There's a world of knives out there.Click thumbnail to view full-size
I'm ex navy and I carry!
It’s a great shame knives have been so abused lately on the streets of many countries. The UK in particular has seen knife crime and stabbing increase ten-fold over the last 10 years. This means that knife owners who would never use their tool as a weapon of defence, never mind offence, are precluded from carrying one.
Unlike handguns, which have only one real purpose, to wound or kill, unless they are used on a target range, knives have a variety of uses - and that includes types that have large blades. Most uses of knives are fairly obvious: in skinning animals, whittling or other wood cutting work, as a general tool in the camp for cutting tent-pegs, opening cans, (with the blade or attachments), striking sparks from a flint or stone for fire, and many more which I am sure you can think of. A knife, actually, is not a good offensive nor defensive weapon as, unless you are a trained commando, it usually cuts and slashes without disabling and you need to get too close to your adversary; you would be better served with a baseball bat or a pickaxe handle, or some other club which renders your opponent unconscious with a tap on the head or a poke in the solar plexus. Yet clubs aren’t banned, even ones that are actually made as weapons, such as the Maori war clubs, the Irish Shillelagh, the truncheon and more.
Neither - and here’s the most ridiculous aspect of trying to get knives off the street - are the huge range of legal culinary and table knives, gardening shears and pruning knives and even machetes (the weapon of choice for most of the world’s insurgents), some with razor sharp blades more than a two feet long! OK, a plod (cop) would take them from youngsters running the streets with them, but what if you had just bought it as a present for your mum? And how easy is it to go get another if it is confiscated? The domestic cutting implements industry must chortle ever time the law is tightened. Law enforcement confiscating knives on Britain’s streets would do well to remember the peer pressure forcing youths into buying knives and start to get to the real root of the problem: Something like the fact they have no real opportunities in a society saddled with this greedy and selfish establishment class, who only allow the poor and disenfranchised enough to stop them dying of starvation in the parks or actually starting a revolution, all else is theirs by birthright! Isn’t it, Lord Muck-Muck?
Knives can be so useful if carried for the reasons they were made. I carry a Royal Navy, stainless steel knife I have had for years. It is a folding knife with a marline spike, the most useful of all gadgets. My spike will punch holes in just about anything, it has opened evaporated milk cans more than anything else, I suppose, although it has made extra holes in belts as I needed to let them out (far too frequently). It also has a regular tin opener and a stout blade which holds a decent edge. It is not the best one I have had, that honour belongs to my Curry’s Lock-spike, stolen a few years ago; but it’s ok. I also have one other knife I prize but rarely take out as this would be confiscated if seen. This is a mint Uncle Henry, Bear Paw Lock-back, one of the last made by Schrade in the USA, which I bought online about 4 years ago just before the company wound up. Wonderful tool with heavy brass fittings and a balanced, locking blade. I would happily don the sheath and wear the knife in parts of the USA, Australia and Mexico, etc., where knives are a tool and not used by gutless drug freaks to stab one another in dark alleyways. After all, it’s not a 12-inch Bowie knife or a military K-Bar, yet those are ok too in some places.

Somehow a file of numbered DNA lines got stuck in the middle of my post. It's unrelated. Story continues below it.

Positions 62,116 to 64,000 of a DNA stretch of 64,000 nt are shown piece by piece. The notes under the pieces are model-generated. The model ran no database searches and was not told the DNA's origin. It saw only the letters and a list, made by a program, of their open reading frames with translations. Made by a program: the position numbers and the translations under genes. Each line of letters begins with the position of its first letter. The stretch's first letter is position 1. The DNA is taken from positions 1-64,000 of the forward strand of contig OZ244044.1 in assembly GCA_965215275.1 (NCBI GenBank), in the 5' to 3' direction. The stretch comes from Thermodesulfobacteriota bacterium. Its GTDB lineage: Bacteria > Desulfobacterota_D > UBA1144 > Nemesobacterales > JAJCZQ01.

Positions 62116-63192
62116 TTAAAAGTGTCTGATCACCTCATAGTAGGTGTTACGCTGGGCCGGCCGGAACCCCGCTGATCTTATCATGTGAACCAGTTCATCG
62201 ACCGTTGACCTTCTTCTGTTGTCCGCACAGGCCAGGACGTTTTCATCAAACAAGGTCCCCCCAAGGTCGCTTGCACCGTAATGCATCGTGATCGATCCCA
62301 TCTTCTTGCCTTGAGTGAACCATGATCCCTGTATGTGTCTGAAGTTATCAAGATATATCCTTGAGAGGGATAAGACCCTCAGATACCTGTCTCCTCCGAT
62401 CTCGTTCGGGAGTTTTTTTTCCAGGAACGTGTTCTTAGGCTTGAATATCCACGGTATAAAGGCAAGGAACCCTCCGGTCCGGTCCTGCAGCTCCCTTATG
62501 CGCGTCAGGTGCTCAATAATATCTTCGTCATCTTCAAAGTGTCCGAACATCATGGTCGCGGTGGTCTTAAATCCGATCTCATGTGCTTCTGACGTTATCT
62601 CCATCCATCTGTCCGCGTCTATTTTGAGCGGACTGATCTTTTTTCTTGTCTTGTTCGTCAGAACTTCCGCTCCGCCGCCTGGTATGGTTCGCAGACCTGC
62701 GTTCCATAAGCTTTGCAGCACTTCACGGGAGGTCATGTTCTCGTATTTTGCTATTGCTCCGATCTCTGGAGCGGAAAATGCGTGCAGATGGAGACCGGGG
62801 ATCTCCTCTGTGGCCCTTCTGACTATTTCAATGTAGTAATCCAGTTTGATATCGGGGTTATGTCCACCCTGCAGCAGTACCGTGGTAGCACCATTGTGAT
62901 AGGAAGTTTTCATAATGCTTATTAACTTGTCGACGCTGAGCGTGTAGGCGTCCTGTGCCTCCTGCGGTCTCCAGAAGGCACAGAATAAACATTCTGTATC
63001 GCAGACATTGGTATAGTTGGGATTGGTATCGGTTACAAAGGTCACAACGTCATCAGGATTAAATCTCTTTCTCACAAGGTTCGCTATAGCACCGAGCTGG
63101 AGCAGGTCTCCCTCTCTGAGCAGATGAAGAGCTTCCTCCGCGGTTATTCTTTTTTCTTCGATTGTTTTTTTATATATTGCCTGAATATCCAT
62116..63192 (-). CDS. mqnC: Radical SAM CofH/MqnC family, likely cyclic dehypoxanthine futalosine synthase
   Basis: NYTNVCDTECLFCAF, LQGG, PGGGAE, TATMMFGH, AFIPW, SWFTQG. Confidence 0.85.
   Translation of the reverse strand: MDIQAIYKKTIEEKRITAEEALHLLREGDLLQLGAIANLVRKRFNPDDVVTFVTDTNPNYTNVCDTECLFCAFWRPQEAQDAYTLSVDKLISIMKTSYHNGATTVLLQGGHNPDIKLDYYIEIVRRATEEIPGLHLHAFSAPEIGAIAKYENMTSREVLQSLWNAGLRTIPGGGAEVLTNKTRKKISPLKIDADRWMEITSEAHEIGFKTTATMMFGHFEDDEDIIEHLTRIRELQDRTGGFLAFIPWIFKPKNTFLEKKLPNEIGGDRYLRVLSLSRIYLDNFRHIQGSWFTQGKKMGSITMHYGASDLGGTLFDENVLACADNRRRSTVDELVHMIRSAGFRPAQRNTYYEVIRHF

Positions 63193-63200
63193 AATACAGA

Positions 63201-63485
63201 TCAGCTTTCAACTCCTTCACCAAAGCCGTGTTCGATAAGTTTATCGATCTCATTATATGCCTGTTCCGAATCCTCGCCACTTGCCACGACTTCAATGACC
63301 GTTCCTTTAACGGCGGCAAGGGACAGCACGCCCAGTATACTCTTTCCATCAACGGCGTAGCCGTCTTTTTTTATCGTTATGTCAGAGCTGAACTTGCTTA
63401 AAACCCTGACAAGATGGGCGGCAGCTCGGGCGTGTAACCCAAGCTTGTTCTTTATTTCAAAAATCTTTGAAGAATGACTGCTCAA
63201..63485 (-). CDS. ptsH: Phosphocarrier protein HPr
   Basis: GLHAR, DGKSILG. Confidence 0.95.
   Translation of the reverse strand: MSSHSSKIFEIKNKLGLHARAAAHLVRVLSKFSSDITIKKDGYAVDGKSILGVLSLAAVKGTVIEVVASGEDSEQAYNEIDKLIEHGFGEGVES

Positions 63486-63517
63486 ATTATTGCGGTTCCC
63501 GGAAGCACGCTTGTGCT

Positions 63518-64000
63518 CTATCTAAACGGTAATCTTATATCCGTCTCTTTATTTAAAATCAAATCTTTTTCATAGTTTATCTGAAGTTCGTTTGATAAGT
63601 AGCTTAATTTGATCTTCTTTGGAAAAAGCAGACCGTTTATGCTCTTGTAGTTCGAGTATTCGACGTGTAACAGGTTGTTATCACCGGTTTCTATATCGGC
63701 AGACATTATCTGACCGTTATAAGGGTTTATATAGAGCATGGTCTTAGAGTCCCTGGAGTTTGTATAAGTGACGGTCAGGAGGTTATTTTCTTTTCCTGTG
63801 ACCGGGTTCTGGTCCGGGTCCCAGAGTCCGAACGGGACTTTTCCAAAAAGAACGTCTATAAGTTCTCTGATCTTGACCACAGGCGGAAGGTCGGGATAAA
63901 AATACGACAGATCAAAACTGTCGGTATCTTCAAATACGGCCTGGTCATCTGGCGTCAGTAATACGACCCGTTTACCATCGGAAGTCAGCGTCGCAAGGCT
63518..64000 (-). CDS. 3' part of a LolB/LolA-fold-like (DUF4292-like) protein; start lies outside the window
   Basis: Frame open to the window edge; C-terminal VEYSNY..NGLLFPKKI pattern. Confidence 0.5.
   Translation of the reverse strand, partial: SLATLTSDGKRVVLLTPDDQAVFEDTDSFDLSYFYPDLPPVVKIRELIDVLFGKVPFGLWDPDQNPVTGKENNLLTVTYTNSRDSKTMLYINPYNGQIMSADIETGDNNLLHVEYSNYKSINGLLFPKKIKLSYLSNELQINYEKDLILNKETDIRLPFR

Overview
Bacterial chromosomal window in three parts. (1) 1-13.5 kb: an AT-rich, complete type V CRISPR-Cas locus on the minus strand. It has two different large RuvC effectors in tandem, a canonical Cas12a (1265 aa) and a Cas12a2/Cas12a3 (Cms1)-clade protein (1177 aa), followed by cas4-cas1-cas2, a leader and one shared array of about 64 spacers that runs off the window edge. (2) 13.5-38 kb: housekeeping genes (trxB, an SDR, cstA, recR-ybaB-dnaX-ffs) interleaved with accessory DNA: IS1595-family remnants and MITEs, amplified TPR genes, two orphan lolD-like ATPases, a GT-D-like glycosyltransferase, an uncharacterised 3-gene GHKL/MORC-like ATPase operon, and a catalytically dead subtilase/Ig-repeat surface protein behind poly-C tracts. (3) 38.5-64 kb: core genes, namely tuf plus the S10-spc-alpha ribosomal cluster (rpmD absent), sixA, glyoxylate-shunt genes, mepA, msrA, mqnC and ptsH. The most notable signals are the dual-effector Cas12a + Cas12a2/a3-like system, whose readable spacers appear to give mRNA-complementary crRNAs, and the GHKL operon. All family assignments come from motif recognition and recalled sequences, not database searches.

I have had many knives through the years. The first were issued to me when I was in the navy and I acquired the habit of carrying one which has not left me and I will continue to do so, as the fancy takes me and to hell with the rules and regulations of a sick society: one that punishes the petty offender while allowing cricketing and other “celebrity” fraudsters, guilty of obtaining millions, to walk the streets without even being charged. “It’s money, honey, my little sonny…” Anyone want a can punched??
More by this Author
The Tibetan Mountain of Shishapangma is, at 26,335 feet, the 14th highest mountain in the world. Also known locally as Gosainthan, it's summit was the last over 8,000 peak to be achieved. This was not due to the...
The Pungers of Broadstairs. There are many happy memories of my childhood in Broadstairs, up until about age 12. For a start, it is a great place for a kid to grow up in. One of the healthiest towns in the whole...
Many capital cities were changed around in the last 100 to 150 years, some being built from the ground-up. The one that stands out is probably Brasilia which rose from the jungles of Brazil in 1960 and, after many...